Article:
Funnily enough I was discussing Joy and Sorrow with someone last week… And we agreed that one would never trade away the sorrow if it were to mean never having experienced the Joy…

    Your post brought immediately this hymn to mind

    These, though we bring them in trembling and fearfulness,
    he will accept for the Name that is dear;
    mornings of joy give for evenings of tearfulness,
    trust for our trembling and hope for our fear.

    It is wonder and love … And determination and grit that spring from these, that seem, to me, often to carry us all along life’s path.

    I agree with what you say about the Arts and those teachers (official or otherwise) who offer open doors through which we may glimpse and explore wonders. How blest we are!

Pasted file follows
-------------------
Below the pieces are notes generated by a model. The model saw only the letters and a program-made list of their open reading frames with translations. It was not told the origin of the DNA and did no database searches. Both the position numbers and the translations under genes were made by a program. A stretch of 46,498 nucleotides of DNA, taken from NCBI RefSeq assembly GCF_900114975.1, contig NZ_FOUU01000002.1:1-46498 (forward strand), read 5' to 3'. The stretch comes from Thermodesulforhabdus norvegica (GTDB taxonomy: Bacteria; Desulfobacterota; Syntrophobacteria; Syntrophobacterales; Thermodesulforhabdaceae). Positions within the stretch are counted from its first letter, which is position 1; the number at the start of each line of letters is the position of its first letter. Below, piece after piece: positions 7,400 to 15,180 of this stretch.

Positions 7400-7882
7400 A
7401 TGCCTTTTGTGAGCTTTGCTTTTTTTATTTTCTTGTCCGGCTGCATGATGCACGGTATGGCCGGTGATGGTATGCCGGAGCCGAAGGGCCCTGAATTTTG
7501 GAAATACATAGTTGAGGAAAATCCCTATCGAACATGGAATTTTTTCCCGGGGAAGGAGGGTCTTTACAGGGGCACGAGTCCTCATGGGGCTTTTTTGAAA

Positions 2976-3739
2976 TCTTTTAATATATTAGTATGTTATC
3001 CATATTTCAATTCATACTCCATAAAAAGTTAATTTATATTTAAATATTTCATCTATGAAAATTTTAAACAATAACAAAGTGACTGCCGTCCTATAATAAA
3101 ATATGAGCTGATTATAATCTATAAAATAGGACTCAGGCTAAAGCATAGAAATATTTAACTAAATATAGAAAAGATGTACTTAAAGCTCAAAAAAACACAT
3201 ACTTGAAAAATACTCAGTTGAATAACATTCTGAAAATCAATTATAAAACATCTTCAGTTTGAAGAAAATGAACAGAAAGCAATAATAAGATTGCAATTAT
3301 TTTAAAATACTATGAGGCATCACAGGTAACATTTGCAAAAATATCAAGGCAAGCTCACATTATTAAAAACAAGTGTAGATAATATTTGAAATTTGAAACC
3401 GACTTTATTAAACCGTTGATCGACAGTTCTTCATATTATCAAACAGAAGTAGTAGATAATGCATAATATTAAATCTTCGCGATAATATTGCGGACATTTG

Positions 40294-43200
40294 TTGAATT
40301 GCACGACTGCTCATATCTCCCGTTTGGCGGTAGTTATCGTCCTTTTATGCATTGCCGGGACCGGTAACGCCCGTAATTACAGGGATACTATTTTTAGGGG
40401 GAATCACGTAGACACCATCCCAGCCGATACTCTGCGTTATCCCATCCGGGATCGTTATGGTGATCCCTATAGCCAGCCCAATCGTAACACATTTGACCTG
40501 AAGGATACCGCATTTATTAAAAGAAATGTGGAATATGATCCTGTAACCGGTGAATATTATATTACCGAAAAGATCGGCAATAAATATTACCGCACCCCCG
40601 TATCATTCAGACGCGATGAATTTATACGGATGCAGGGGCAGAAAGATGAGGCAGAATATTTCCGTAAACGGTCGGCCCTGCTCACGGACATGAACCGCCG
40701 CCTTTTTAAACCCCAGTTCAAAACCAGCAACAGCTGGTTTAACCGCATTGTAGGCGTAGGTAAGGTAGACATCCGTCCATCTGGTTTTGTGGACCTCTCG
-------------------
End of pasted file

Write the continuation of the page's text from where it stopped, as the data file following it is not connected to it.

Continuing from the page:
• What a delight to hear from you again on the blog. If I remember rightly the hymn was written by Faber & I agree that he wonderfully expresses the relationship between joy and sorrow. I fear that there are those who flatten out their emotional life for the sake of security.

  2. It’s O worship The Lord in the Beauty of Holiness. Words: John Samuel Bewley Monsell, 1863. Music: Was lebet.

    It’s a great epiphany hymn of course, so apt in a few ways!

    • Thanks, Victoria. The link to the Epiphany is definitely worth exploring. Thank you so much for sharing it. T.S Eliot’s great Journey of the Magi comes to mind with the big question, Was it all worth it? That definitely links to Sam’s journey.

  3. Pingback: Happy Tolkien Reading Day | Stories & Soliloquies